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By Andrea Drever

Content and Editorial Director


Birkin? Chanel? Louis V.? I wouldn’t trade my dry bag for any of these. Here’s why.

Basically, a dry bag is a backpack-type sack that is waterproof, making it a safe place to stash your phone, camera, clothes and other items you want to protect from the elements. It’s well worth investing in if you plan on sailing, kayaking, skiing or even just spending the day at the beach. Plus, whenever I wear one, I feel like a total travel badass.

There are lots of styles and sizes of dry bags out there. Here are some factors to consider when choosing one. 

Material
Dry bags are most commonly made from nylon or vinyl, or a combination of both. Nylon is a lighter material, making it ideal for longer-term travel. Vinyl tends to be the best when it comes to waterproofing, but is also heavier.

Size
Dry bags come in many different sizes, and are usually measured in liters. There can be bags as small as one liter and ones as large as 110 liters. The size you need will depend on what you’ll be using it for. Most people consider five-liter capacity to be the “sweet spot” but, of course, that depends on how much stuff you want to put in it.

Closure
There are typically two types of closures used for dry bags, the roll top and the zipper seal. The roll top tends to be better at keeping your belongings dry because you get all the air out and fold it over a few times, then it’s held in place by a snap buckle that provides an airtight, waterproof seal. The dry bags with zipper seals tend to be easier to use because they work just like a sandwich bag that you’d zip close, but aren’t quite as reliable.

D-Rings
D-rings are especially important if you’re planning on doing boat trips. These rings are designed to help you connect your bag to a boat or other dry bags.

Pockets
These are a convenience you’ll really appreciate, especially if you’re traveling for longer periods of time. Interior pockets give you some extra protection for things like your phone and keys, while exterior pockets hold things like your umbrella and your water bottle so they don’t take up extra space in your bag.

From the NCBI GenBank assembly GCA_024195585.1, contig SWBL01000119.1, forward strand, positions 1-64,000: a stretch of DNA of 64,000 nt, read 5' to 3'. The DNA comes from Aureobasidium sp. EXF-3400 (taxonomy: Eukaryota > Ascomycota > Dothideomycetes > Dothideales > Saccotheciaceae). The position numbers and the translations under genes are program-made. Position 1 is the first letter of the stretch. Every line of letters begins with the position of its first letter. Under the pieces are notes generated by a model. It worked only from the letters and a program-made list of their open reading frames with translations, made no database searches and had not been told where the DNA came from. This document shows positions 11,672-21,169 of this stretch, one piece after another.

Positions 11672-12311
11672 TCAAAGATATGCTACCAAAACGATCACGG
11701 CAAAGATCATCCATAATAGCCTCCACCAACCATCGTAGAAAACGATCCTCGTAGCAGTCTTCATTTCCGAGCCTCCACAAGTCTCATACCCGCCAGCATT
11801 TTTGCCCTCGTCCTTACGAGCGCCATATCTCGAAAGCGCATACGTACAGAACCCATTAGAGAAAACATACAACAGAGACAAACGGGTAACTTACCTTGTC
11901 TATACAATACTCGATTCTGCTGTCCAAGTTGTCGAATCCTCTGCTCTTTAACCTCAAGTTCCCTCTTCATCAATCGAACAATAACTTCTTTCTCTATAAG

Straps
How you carry it can make or break your experience with your dry bag. The extra-small dry bags don’t always have straps. Usually, once you hit five liters you’ll see one strap for the next few sizes up, and those you can just throw over your shoulder. Once you get to sizes like 30 liters and up, you’ll start to see dry bags with two straps that you can wear like a backpack. Make sure yours is comfortable when loaded with stuff.

Some Recommended Dry Bags

Chaos Ready Waterproof Backpack – Dry Bag
It’s built from 500 PVC tarpaulin, which adds great durability. Two mesh pockets on the sides let you keep things handy.

Earth Pak Waterproof Dry Bag
This company was started by two guys who are passionate about the outdoors. A nice feature is the waterproof phone case attached to the bag.

IDRYBAG Waterproof Dry Bag Dry Sack
Its ergonomic fabrics make it super comfortable, and it comes with extra inner and outer pockets so you can keep your stuff organized.

Osprey UltraLight 12 Dry Sack
What stands out is the durable construction, built from 40D ripstop nylon that ensures comfort as well as unmatched durability.

Piscifun Waterproof Dry Bag Backpack
Exceptionally durable, and adjustable padded straps are a big bonus, adding greatly to your carrying comfort.

Skog Å Kust DrySåk Waterproof Floating Dry Bag
With its super-waterproof material and welded seams, not a single drop will seep through and get your stuff wet. It also has splash-proof front pockets and comes in a variety of amazing colors.

YETI Panga Airtight, Waterproof and Submersible Bag
This sack is puncture- and abrasion-resistant, so you can use it in a variety of rough environments where an ordinary dry bag wouldn’t make it.

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